|Image from kenwood.com|
Success came at a reasonable pace during the '70s then Kenwood Vineyards rode the wave of the popularity of California wines in the '80s and became a large player to where even the founders would sometimes shake their heads in amazement.
Their first big break was when deciding to not just make a reserve Cabernet, but to make it as a yearly Artist Series using a different artwork for the label every vintage. The first was a painting of a nude on a hillside. The government regulators, the BATF, said no and the controversy started. The best publicity is free publicity and Mike and family were off and running.
Their other big breaks were in getting a long-term contract for the Jack London Vineyard and making a distinctive wine with distinctive bottling from those grapes. Another was putting out a great Sauvignon Blanc in large quantities just when Sauv Blanc got popular in the mid-80s. Case production soared. John, the brother-in-law responsible for the financial side of the business, called the Sauv Blanc "Chateau Cash Cow" when he would stop by after work for a glass.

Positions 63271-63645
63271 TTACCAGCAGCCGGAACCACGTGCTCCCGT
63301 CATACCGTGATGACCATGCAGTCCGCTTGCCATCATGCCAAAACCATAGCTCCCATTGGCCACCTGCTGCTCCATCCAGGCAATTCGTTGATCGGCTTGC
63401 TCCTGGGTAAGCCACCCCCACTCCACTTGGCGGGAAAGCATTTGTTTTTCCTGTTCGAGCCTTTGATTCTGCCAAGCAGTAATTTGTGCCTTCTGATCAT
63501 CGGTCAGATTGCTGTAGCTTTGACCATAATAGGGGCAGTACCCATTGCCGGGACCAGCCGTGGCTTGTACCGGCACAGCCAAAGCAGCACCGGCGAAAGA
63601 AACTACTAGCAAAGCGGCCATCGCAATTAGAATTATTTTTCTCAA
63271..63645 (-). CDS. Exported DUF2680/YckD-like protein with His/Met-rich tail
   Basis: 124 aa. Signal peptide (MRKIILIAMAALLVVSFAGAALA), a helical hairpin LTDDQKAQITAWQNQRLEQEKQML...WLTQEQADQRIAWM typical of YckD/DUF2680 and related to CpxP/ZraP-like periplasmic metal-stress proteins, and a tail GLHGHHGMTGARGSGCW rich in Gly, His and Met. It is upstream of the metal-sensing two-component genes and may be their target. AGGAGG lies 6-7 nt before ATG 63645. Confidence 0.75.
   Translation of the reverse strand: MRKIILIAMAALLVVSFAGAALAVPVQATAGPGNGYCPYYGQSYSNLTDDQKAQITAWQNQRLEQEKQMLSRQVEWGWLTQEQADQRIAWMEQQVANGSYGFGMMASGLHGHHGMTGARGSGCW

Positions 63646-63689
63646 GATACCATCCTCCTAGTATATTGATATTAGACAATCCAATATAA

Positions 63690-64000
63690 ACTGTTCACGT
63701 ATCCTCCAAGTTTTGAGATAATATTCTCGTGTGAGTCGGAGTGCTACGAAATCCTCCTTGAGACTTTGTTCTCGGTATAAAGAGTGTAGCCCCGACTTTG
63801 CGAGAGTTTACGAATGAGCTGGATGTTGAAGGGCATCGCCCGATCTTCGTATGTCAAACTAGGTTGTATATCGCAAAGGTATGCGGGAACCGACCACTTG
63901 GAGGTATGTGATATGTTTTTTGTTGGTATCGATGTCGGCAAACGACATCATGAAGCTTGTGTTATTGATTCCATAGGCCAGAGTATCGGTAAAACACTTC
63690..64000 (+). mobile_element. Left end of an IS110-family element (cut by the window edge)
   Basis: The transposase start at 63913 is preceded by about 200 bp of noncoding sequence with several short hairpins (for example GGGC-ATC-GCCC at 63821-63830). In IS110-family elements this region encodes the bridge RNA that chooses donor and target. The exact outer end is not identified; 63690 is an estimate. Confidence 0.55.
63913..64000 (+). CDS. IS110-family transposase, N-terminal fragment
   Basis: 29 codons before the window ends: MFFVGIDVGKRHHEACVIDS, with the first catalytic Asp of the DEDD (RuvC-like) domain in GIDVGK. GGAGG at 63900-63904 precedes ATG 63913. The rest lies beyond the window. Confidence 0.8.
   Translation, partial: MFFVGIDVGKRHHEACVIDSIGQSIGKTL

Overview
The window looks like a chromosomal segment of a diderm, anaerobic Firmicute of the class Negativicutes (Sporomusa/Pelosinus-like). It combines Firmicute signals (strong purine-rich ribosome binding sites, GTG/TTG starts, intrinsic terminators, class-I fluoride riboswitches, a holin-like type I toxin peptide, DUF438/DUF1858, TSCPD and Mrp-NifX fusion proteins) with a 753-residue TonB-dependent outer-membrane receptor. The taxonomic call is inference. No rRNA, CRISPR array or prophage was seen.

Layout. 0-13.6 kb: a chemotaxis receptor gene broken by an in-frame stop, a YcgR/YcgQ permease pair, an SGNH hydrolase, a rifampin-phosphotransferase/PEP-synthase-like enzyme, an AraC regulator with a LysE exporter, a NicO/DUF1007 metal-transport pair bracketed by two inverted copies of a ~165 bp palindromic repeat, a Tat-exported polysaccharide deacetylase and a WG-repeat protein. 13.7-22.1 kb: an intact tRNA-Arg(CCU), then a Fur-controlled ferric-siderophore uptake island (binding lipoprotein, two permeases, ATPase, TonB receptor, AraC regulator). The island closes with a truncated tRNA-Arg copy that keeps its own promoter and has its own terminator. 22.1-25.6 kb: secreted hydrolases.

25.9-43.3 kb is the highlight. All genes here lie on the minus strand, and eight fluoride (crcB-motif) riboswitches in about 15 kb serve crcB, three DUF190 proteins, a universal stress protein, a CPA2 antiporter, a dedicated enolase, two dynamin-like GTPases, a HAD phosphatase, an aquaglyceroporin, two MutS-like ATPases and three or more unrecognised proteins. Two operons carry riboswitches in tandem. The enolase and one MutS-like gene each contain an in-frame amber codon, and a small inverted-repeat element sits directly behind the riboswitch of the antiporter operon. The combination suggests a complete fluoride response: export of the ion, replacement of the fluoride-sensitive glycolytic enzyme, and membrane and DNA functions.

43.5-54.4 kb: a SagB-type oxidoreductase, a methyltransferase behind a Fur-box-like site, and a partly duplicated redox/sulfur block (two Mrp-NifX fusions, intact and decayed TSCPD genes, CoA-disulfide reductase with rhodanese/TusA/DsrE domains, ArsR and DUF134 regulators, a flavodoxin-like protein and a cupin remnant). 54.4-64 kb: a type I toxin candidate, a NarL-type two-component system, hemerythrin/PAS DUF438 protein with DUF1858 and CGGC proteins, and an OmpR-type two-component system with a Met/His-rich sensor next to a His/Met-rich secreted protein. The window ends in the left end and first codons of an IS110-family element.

After I moved to Sonoma County in 1980 Kenwood Vineyards became my first favorite winery. Mike, Marty, and John were great guys to work for. I know because while I had another "real" job during the '90s and early in the '00s I worked part-time in the Kenwood tasting room for about a dozen years. In a business that can attract the rich and snobby these were regular guys with a regular work ethic.
Mike could make Zinfandel--really good Zinfandel. Not like the high alcohol fruity stuff you see now. This was Zin you wanted to age for awhile. This was Zin you wanted to have with a meal. Mike made Zinfandel the way God meant Zinfandel to taste.
Mike left us too soon.
Story from the Santa Rosa Press Democrat.